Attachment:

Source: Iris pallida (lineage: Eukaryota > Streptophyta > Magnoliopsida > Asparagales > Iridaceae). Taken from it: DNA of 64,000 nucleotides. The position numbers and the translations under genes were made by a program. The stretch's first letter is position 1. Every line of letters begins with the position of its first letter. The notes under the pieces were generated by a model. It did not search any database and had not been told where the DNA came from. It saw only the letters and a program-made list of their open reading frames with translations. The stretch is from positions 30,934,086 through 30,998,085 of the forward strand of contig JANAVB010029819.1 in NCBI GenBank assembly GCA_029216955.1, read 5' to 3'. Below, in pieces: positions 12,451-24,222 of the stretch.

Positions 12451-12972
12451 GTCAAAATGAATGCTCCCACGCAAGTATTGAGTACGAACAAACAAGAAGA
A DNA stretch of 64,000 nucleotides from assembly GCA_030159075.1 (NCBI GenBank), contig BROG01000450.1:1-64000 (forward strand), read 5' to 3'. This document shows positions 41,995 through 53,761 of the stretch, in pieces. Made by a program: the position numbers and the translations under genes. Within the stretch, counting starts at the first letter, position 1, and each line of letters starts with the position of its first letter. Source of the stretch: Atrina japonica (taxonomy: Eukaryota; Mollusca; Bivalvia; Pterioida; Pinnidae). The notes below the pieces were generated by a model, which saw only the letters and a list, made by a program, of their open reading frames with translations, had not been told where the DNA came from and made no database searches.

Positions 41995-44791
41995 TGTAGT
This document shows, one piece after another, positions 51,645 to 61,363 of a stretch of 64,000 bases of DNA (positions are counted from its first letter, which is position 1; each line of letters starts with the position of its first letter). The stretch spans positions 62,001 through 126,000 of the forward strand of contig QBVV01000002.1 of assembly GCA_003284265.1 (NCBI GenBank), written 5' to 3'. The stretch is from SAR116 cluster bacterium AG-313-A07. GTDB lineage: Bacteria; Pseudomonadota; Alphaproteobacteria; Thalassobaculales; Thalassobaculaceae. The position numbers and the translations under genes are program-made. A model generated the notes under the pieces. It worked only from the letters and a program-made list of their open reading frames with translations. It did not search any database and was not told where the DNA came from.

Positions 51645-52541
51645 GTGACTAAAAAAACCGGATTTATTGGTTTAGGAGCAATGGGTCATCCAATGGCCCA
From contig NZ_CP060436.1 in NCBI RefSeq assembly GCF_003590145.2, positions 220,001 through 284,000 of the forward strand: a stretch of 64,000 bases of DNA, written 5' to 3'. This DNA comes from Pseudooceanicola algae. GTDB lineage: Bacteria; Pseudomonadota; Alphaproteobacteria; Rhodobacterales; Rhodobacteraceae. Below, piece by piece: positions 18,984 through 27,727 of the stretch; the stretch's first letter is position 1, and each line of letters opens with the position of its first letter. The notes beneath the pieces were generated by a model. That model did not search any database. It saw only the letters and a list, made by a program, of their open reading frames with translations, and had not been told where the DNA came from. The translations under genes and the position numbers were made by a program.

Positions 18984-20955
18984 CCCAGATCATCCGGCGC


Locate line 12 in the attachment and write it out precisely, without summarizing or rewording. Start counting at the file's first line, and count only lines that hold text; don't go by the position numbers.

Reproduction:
18984 CCCAGATCATCCGGCGC